Around the world, there are many well-known, fast-growing, successful companies, offering remote options for their employees. This list includes Amazon, Apple, Humana, Dell, Glassdoor, Aetna, Kaplan, American Express, GitHub, HD Supply, and so many more! On the flip side, IBM for example, says that they feel that bringing their employees back into the office will be more beneficial and lead to better collaboration and faster output. What do you think?

There are numerous benefits to working remote. Working remote offers flexibility and has shown to result in happier employees. Aside from that, it saves employees time and money. On the opposite side, some feel working remote means an increase in distractions and lack of discipline. See below for additional information on the pros and cons of working remote.

Remote Options: Pros and Cons


  • Create Your Own Hours / Flex Hours:
    Working from home generally means flexibility to create your own schedule. Working flex hours and creating your own schedule tends to results in being more productive, and provides the opportunity to spend more time with family and friends.
  • Employee Happiness- Better Work-Life Balance:
    Working remote allows employees to build a schedule that works best with their individual preferences, as opposed to obeying the rigid work schedule demanded by the workplace, which doesn’t always take into account any personal needs. This creates a better work-life balance, and again, makes us happier
  • Saving Money / No Commute:
    Whether it’s an hour commute or a “simple” 20-minutes to the office, nothing is better than rolling out of bed and just walking downstairs or across the hall to your home office. Working remote also allows you to save money, gas money. Using average commute and gas pricing data, from GasBuddy and Brookings, we were able to estimate how much money you would save from working from home full time. Living in Atlanta, it was estimated that you would save approximately $555 annually, if you worked remote full time. Imagine all the things you could buy with that extra $555 in your pocket!
  • Increasing Productivity:
    From surveying remote workers, it was reported that employees are more productive working from home. This seems to be because they can choose their work environment and the exact hours they work. Not everyone is “a morning person”, so those that are required to go into an office to start work at 7 am, may get less done, than if they were to work remote, and start working at 9 am instead. Working remote allows employees to pick the hours when they’re most productive.When working remote, you don’t have a Manager within walking distance from your desk, having the chance to see that you are actually working. When working remote, the only way to prove this to your Manager is by actually being productive and putting up solid numbers. Employees tend to work “harder” and be “more productive” when working remote, thinking they need to “prove” that they are actually working and can actually be trusted to work outside of an office environment.
  • Creating Employer Trust and Employee Loyalty:
    Working remote creates a lot of trust. While working remote has the perks of flex hours and better work-life balance, you must be loyal to your employer and actually hold yourself accountable and still work just as hard outside of the office, as you would inside of the office. Employer Trust and Employee Loyalty go hand in hand and are both great to have in your job.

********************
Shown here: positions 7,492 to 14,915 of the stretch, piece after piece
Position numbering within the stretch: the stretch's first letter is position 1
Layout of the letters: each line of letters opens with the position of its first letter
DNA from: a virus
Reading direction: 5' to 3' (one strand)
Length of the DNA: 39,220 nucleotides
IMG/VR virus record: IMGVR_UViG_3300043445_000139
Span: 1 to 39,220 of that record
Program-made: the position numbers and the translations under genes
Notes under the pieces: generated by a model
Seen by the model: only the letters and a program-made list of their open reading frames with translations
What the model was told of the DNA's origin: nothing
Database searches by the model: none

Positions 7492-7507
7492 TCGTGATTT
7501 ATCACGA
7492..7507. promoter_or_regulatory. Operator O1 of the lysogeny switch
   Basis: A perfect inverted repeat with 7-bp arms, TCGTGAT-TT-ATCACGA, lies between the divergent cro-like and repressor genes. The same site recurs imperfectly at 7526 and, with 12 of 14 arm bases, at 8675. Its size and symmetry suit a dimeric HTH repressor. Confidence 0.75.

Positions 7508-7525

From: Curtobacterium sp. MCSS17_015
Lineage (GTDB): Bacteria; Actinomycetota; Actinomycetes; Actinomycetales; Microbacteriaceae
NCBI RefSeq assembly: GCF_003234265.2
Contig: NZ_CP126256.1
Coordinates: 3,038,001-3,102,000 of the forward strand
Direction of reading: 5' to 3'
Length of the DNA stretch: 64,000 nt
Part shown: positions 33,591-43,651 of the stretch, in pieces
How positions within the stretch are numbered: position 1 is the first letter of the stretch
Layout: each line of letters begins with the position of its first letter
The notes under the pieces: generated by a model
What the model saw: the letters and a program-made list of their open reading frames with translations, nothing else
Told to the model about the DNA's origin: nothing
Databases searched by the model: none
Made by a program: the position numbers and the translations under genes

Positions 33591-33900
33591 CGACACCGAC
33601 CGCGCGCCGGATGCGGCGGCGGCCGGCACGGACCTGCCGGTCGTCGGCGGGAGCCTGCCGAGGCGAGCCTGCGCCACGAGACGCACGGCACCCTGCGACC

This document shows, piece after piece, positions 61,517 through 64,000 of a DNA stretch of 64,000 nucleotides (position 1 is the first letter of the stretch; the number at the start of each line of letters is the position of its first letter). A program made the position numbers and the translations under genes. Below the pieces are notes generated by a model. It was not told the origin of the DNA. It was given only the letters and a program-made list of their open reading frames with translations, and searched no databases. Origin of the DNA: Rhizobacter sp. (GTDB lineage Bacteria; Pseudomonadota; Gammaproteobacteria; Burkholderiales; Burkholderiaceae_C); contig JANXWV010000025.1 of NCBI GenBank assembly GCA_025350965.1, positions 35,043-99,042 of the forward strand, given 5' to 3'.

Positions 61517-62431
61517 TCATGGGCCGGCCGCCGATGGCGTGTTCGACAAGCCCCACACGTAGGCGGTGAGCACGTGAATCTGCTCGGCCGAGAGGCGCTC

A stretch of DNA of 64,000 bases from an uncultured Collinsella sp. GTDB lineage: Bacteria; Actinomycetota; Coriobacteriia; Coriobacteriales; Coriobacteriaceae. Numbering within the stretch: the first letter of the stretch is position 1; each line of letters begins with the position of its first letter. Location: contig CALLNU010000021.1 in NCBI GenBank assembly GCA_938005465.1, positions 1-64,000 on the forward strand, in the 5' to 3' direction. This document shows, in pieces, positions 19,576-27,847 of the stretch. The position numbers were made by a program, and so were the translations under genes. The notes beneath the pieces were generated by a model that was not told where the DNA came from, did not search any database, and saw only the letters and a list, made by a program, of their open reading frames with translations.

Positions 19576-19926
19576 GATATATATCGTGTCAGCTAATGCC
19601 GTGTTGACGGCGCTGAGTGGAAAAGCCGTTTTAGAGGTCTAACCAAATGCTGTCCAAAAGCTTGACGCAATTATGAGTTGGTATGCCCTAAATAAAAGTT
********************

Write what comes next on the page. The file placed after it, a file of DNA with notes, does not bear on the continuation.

• Cutting Company Costs:
    Offices are expensive. Office equipment is expensive, office bills (electricity, AC, etc.) are expensive, office snacks/drinks are expensive, office games (pool, ping pong, PlayStation) are expensive. Companies don’t need to be spending tons of money on snacks, drinks, and games. Working remote will cut these extra company costs, to allow that money to go elsewhere, to more important parts of the business.

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  • Lack of Communication:
    Some employers feel that daily ongoing communication between employees is a “must”.  Working in an office, where all employees are in the same place at the same time, is obviously a much easier way to communicate. Working close to each other in an office allows face-to-face communication. Face-to-face communication is a lot easier to handle than trying to explain yourself in an email or over the phone. Working remote can cause communication to be tough and minimal, especially if everyone has created their own schedules and work hours.
  • Lack of Discipline:
    Being in an office environment can be motivating. People tend to work extra hard when the people around them are working hard. Most people don’t want co-workers to see them slacking off. When you work remotely, this pressure isn’t present. Some people may have a hard time self-disciplining and holding themselves accountable for actually working, especially if other people aren’t around to watch.
  • Distractions:
    When working from home, you are in a comfortable and familiar environment, which can take away from the concentration that you’re supposed to put into your job. These are distractions. Do you want to nap? Your bed is right there. Do you want to watch that episode of The Bachelorette that you missed last night? Just turn on the TV. Your favorite store is having a sale, do you want to go shopping? It’s only a quick 5-minute drive. Overcoming these distractions would be a tough battle, but they are something you could learn to recognize and overcome.
  • Overworking Yourself:
    Some people may not know when to stop. Working from home can result in some people to overwork themselves, which takes away from time with family and friends. This is the opposite of having a good work-life balance. It is important to work hard when working remote, but just as important to know when to walk away from your work for the day.
  • Lack of Tools / Technology- Technology Dependent: